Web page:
Fiat Chrysler Likely To Deepen And Extend Autonomous Car Relationship With Alphabet/Waymo – Seeking Alpha

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Initially announced in May 2016, Fiat Chrysler (FCAU) has been working with Alphabet/Waymo (NASDAQ:GOOG) (GOOGL) in advancing autonomous vehicle development. This has, thus far, looked as if FCA was the junior and interchangeable partner in this cooperation, simply supplying Alphabet/Waymo with a few hundred Chrysler Pacifica hybrid minivans for conversion. Still, from that announcement until the product was described by Alphabet-Waymo in full bloom, FCA stock doubled from $5.50 to $11 (May-June 2016 to January 2017).

To be sure, Alphabet’s Waymo’s explicit strategy is to be open to working with as many automakers as possible, trying to become the “Intel (INTC) inside” to the automotive industry. It has already announced that it is working with Honda (NYSE:HMC) to develop future product along these lines: Honda and Alphabet Inc.’s Waymo Enter Discussions on Technical Collaboration of Fully Self-driving Automobile Technology.

A key reason why I believe that we have not yet seen the end of this FCA-Alphabet-Waymo cooperative story is that I stumbled over a set of cars being driven in public – and then parking briefly at a gasoline station – while conducting some sort of testing. I can tell you that this was not in California, Michigan or Arizona. I can also tell you that all of these Chrysler Pacifica minivans had Michigan license plates – but again, this sighting did not take place in Michigan.

One of these Chrysler Pacificas was a Waymo-equipped car. It was just like the ones Waymo has been driving in public for approximately a year, which has already been seen and discussed extensively in the media as well as by Waymo itself at the Detroit Auto Show last January.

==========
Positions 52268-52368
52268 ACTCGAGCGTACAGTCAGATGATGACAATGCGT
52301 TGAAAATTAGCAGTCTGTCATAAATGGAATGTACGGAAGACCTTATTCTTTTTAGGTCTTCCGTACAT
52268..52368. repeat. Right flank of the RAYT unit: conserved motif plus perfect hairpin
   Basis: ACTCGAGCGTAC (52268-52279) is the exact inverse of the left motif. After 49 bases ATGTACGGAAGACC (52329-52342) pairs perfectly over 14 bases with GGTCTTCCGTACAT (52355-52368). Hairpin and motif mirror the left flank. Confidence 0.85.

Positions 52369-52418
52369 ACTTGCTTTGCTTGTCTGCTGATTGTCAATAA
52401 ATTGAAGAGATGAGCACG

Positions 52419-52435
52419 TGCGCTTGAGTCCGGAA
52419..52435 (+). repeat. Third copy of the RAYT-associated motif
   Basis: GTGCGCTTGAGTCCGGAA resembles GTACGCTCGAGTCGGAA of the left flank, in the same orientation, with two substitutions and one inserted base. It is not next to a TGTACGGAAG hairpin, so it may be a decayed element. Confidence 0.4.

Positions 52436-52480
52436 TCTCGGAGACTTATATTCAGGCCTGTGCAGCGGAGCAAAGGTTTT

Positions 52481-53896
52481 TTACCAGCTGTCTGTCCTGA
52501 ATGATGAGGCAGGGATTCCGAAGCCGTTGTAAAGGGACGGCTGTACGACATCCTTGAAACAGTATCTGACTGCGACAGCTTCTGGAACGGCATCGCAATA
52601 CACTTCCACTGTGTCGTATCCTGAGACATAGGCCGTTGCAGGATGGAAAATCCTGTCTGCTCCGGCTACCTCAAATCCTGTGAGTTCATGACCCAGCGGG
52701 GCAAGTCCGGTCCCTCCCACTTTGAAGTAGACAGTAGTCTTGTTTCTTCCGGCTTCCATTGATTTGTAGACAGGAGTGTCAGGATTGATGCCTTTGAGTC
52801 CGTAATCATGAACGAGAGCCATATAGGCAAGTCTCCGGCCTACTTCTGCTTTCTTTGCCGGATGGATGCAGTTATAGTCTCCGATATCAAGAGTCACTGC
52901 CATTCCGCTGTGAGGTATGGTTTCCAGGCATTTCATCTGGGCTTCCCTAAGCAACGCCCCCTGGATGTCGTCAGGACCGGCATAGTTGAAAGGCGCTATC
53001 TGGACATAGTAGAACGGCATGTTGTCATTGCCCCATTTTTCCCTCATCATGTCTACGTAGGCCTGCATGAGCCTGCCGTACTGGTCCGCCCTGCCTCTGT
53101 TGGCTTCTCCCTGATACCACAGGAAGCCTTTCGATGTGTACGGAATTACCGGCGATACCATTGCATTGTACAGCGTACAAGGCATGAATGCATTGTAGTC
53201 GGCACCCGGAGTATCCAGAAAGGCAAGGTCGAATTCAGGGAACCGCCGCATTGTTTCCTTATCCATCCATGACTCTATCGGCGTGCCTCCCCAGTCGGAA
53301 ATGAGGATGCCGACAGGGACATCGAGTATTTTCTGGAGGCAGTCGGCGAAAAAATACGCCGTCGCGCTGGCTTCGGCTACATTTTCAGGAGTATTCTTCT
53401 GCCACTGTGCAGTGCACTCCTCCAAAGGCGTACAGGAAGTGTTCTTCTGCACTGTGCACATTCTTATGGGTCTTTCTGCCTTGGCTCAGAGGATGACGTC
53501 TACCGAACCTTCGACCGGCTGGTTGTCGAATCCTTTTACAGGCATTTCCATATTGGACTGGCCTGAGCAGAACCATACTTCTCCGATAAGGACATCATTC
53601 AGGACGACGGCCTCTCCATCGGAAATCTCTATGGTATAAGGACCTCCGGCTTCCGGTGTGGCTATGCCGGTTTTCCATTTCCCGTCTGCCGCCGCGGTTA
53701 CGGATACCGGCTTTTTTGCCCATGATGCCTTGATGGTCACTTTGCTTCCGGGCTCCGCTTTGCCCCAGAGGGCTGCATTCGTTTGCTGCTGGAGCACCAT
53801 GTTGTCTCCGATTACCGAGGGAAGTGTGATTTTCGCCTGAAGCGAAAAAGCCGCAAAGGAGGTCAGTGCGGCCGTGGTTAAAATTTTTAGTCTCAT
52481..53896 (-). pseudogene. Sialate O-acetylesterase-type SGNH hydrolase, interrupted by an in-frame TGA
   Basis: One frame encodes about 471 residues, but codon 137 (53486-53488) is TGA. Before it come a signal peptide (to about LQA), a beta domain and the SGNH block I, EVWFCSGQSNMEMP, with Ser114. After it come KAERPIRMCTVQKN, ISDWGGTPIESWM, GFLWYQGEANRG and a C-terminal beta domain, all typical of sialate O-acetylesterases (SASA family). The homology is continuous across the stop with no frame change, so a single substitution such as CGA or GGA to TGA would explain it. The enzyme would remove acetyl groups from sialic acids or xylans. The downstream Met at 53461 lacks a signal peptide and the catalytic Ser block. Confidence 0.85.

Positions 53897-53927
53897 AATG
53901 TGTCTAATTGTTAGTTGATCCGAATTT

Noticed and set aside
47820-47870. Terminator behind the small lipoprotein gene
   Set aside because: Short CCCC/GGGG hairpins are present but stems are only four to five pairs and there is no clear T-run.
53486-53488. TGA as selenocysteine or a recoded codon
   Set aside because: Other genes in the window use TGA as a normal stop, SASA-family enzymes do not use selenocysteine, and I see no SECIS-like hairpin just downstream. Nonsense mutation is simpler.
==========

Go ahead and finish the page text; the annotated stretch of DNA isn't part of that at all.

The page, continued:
However, this convoy consisted of other Pacificas and other FCA vehicles (including RAM pickup truck support vehicle and seemingly purely civilian Pacifica support vehicle), and included multiple other Pacifica test cars as well. These additional Pacifica test cars were both the plug-in hybrid kind as well as the gasoline-only non-hybrid kind.

These Chrysler Pacifica minivan test vehicles – a hybrid one, which was following immediately behind the fully decked-out Waymo sensor version, and a gasoline-only one – had smaller sensors along the roof. Instead of that giant “ski rack” or “Christmas tree” sitting on top, these sensors were fairly discreet – but still visible to the trained eye.

I did not get the best look at all sides of these cars for a long period of time, and I was doing my best to not get noticed anyways. I did see them mostly from the back and the side, from about 5-10 yards away – before, during and after a stop at the gasoline station.

These cars looked to me like the engineers had minimized sensor equipment, but one cannot be completely sure, because the whole purpose of such minimization is to make the sensors (almost) invisible as they would be hidden behind body surfaces. Some were not completely hidden, others could have been.

So why are these not simply Alphabet-Waymo cars, used to test a next-gen Alphabet-Waymo system without any help from FCA?

For starters, these cars all had Michigan license plates and were not in a place where Alphabet-Waymo normally is seen testing cars. Again, this wasn’t in California, Arizona or Michigan.

Secondly, the convoy of support vehicles were exclusively FCA vehicles. If this test was not being conducted by FCA, why wouldn’t these vans and trucks be made by Ford (F), General Motors (GM), Daimler/Mercedes or some other automaker, perhaps Toyota (TM) or Nissan? Not impossible, but extremely unlikely.

There are of course an almost infinite set of other possibilities, even if they are somewhere between barely less likely and extremely less likely. Here are two examples:

  1. FCA and Alphabet-Waymo are simply testing nothing new, but doing some special test of already deployed equipment in a new geography. Possible, but given the circumstances probably less likely.

  2. FCA has borrowed an Alphabet-Waymo autonomous minivan in order to work with another company such as Apple (AAPL), Avis, Hertz or Uber in their autonomous car efforts. Possible, but given the circumstances probably very unlikely.